Legislative Audit Committee to discuss UA file shredding

Another chapter in the saga of the University of Arkansas Advancement Division troubles will be written next Friday, December 13. It will be the main topic at the next Legislative Audit Committee meeting. At the September meeting, the committee voted to reopen the audit and prosecutors were asked to look into allegations of intentional destruction of relevant files, as well as into some financial irregularities.

Meanwhile, an extensive investigative report by Lisa Hammersly in the Arkansas Democrat Gazette raised additional serious issues about file shredding and will be sure to be considered by auditors and legislators. Here’s a flavor of what UA officials seem to regard as standard record-keeping practice:

“The chief financial officer for the University of Arkansas at Fayetteville’s fundraising division, Denise Reynolds, directed staff members to destroy hundreds of pounds of documents this year, according to emails and interviews obtained by the Arkansas Democrat-Gazette. The document-disposal project at three storage sites took place as state auditors investigated millions of dollars in overspending by the fundraising division, officially called the Division of University Advancement. (…) University emails obtained by the Democrat-Gazette and interviews with Advancement Division officials show at least one instance in which Reynolds approved the destruction of “payment authorization” records dated as recently as fiscal 2011. (…) The email and phone call took place within a week after Gearhart called in auditors from the Legislative Audit Division and the University of Arkansas System to investigate the division’s overspending. Reynolds’ response would have allowed for the destruction of payment authorization forms for fiscal 2011 and earlier. Since auditors released their report in September, university officials have said they aren’t responsible for retaining copies of payment authorization forms, which they say are available to auditors through the UA Foundation.”

This is consistent with allegations made by former communications director John Diamond:

“Testifying under oath, Diamond told the committee that Gearhart became angry during a Jan. 14 meeting of Advancement Division leaders and ordered Reynolds, Diamond and others in the room to “get rid of” budget-related records. Then in February, Diamond said, a directive was given to certain division employees to “destroy boxes of records as part of a housekeeping matter.” Diamond said he believed that’s one reason auditors couldn’t find all of the budget records they wanted.” (…)
Auditors’ Sept. 10 report cited two instances of difficulty obtaining records related to transactions with the UA Foundation:
Payment authorization forms. The report found 765 “payment authorization” forms for fiscal 2012. But when auditors looked back to fiscal 2011 and 2010, they located “only 20.”
“Worksheets and files detailing all foundation reimbursement requests” and budget reports prepared by former advancement budget officer Sharp. (…) The UA Foundation “payment authorization form” shows which university employee requested money from the foundation, how much, its purpose and who approved the transaction, as well as other information. After former UA spokesman Diamond told legislators at their Sept. 13 hearing that Advancement Division staff members were told to get rid of boxes of records, he said employees specifically asked about “payment authorizations.” They were told to discard those from fiscal 2011 and earlier, he said. “So they went to the shredder,” Diamond said. In response to Diamond’s allegations, university treasurer Schook told the joint auditing committee: “The [payment authorization] document is owned by the foundation.””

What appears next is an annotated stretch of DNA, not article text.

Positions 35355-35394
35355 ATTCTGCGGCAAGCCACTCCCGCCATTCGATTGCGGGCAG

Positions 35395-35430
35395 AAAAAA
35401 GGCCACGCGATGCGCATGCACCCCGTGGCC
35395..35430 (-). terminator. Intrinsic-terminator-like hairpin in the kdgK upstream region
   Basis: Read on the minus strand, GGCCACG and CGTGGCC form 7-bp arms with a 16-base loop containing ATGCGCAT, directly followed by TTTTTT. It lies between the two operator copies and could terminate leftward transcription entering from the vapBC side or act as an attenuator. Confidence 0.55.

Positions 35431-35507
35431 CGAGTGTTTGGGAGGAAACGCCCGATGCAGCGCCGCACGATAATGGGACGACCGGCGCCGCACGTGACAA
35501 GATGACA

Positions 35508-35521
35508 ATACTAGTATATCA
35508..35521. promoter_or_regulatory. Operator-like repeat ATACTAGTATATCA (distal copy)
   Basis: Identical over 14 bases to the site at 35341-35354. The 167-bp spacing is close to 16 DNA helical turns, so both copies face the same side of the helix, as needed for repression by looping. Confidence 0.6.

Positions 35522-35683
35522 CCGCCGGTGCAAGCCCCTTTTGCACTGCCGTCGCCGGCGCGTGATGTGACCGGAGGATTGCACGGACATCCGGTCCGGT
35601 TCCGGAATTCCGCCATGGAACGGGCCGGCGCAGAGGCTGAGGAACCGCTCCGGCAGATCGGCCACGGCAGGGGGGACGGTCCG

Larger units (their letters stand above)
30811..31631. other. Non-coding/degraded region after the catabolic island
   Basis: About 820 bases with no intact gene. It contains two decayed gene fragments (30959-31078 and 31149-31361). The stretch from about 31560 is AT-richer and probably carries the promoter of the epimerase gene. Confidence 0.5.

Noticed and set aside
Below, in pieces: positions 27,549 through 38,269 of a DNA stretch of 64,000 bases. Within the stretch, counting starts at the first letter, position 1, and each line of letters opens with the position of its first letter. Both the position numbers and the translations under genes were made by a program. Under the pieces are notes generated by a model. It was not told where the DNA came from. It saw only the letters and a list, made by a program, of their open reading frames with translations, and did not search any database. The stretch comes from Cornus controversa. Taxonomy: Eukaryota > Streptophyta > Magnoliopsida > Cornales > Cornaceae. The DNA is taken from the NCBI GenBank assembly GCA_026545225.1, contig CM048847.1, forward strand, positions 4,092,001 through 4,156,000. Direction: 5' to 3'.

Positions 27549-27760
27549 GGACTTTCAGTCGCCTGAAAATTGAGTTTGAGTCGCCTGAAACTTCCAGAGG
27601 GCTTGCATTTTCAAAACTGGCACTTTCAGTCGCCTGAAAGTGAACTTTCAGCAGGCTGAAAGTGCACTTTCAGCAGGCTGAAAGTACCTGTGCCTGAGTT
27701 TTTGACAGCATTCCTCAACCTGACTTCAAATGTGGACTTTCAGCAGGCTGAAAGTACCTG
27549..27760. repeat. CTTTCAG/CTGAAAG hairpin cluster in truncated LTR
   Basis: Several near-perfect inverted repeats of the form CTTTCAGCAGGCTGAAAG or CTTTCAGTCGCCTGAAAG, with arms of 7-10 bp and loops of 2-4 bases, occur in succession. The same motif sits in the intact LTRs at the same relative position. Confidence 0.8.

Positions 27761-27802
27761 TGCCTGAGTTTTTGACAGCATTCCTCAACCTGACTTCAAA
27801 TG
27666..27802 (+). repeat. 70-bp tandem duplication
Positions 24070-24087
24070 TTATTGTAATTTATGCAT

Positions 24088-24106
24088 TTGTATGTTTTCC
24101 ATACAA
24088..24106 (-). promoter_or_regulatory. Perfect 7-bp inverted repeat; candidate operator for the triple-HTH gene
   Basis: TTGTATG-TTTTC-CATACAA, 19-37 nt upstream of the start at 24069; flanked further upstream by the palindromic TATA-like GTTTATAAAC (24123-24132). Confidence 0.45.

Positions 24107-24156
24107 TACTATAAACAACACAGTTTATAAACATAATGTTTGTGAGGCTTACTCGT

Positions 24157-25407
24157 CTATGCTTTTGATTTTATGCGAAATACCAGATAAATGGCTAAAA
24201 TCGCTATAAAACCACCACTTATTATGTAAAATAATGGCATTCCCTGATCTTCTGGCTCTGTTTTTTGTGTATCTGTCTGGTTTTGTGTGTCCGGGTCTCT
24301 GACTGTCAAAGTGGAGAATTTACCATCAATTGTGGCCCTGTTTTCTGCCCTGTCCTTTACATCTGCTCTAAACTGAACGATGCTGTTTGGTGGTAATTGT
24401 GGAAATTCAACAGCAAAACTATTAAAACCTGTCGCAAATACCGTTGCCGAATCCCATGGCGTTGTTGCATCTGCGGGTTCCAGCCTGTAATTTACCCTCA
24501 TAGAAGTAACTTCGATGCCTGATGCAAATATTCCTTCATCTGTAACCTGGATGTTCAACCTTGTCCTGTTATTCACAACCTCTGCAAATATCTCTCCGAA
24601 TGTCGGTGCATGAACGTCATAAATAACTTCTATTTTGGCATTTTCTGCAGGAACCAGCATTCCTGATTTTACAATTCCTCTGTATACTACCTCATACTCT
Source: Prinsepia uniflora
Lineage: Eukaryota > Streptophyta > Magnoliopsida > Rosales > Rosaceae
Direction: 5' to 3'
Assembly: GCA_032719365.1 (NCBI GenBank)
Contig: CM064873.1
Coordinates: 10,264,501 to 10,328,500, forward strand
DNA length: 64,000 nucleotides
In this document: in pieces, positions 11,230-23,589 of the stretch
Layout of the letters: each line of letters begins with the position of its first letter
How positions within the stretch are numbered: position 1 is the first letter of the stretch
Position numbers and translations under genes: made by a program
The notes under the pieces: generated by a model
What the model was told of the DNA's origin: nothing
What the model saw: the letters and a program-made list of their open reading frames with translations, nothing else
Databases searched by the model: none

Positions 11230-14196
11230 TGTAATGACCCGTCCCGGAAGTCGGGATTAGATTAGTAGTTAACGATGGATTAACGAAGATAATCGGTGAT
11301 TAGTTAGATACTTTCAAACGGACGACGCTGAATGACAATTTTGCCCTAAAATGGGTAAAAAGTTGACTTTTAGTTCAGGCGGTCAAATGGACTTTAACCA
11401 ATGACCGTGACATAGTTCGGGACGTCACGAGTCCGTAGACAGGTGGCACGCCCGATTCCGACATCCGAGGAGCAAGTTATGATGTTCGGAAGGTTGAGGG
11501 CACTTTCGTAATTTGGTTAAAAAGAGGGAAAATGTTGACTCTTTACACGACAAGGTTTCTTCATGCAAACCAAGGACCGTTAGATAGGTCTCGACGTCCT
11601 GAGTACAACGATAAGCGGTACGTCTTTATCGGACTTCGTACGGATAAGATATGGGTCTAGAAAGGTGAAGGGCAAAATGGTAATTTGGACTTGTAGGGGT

Notice what is going on here. The University leadership stubbornly claims that any financial transactions involving the UA Foundation are not of public record. The financial statements that the public gets to see are grotesquely incomplete (see also “The UA’s Athletic Budget”). Foundation records are shielded from the public eye, a practice decried by Freedom of Information experts. In the above case (of which many questions remain open), it appears that foundation records kept by the University were deliberately shredded to prevent them from becoming public (records stored by the UA are subject to FOIA – Schook’s claim that they are “owned by the foundation” is absurd). It is hard to believe that the people responsible weren’t aware how suspicious this shredding action during an ongoing audit investigation must look, and that it might even be illegal. That they went ahead anyway shows to what extraordinary length the UA leadership is willing to go to keep public scrutiny away from foundation finances. And that may be the real scandal behind the scandal.

Worth noting also is a new report showing that the Advancement Division is still in the red:

“The University of Arkansas at Fayetteville will transfer $2 million from its publicly funded reserves to offset overspending in its Advancement Division this fiscal year, said Mark Rushing, a UA spokesman.
A total of $6 million from reserves has been committed to the Advancement Division since a multimillion-dollar deficit was discovered in the division in July 2012. A $4 million transfer was made from reserves in January.”

Chancellor Gearhart has said that had he known about the division’s additional funding needs, he would have provided the funding. If it was so easy, one wonders, why hasn’t he? Why does the division keep drawing on UA reserves?

Other relevant links:
When the University of Arkansas speaks, people listen — carefully
UA evasive on emails with a columnist
University of Arkansas gang can’t shoot straight

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